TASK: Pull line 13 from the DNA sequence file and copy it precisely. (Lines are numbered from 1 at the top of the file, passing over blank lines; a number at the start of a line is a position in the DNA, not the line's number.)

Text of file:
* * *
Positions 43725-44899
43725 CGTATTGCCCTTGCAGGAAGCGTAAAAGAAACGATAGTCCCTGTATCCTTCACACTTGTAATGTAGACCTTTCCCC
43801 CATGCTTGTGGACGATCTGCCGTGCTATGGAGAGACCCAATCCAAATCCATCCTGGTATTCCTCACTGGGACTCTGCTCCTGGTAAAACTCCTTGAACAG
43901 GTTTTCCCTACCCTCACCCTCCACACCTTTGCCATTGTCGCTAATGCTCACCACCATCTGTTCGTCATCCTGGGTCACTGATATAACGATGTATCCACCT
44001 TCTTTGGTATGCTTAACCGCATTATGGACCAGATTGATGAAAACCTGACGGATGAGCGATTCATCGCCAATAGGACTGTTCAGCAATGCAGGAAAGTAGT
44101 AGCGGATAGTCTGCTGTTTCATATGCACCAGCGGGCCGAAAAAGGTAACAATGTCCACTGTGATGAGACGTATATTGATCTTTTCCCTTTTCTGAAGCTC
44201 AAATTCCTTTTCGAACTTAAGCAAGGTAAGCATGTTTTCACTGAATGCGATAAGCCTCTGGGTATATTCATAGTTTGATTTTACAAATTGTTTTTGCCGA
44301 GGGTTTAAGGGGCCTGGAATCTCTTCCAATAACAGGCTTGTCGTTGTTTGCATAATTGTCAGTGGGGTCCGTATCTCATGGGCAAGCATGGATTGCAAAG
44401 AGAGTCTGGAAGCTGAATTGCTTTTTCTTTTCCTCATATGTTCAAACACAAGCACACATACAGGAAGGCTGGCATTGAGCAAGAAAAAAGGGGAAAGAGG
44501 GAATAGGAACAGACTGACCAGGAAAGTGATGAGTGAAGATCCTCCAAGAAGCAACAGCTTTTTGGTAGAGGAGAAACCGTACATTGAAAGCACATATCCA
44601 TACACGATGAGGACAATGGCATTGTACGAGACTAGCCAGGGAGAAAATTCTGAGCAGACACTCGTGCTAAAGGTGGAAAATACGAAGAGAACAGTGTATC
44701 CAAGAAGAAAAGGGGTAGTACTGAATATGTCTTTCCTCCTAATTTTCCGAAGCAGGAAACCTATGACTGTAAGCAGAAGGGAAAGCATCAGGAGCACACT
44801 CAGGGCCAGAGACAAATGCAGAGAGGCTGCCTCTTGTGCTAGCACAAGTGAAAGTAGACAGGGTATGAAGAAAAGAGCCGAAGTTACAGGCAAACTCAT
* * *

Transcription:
44801 CAGGGCCAGAGACAAATGCAGAGAGGCTGCCTCTTGTGCTAGCACAAGTGAAAGTAGACAGGGTATGAAGAAAAGAGCCGAAGTTACAGGCAAACTCAT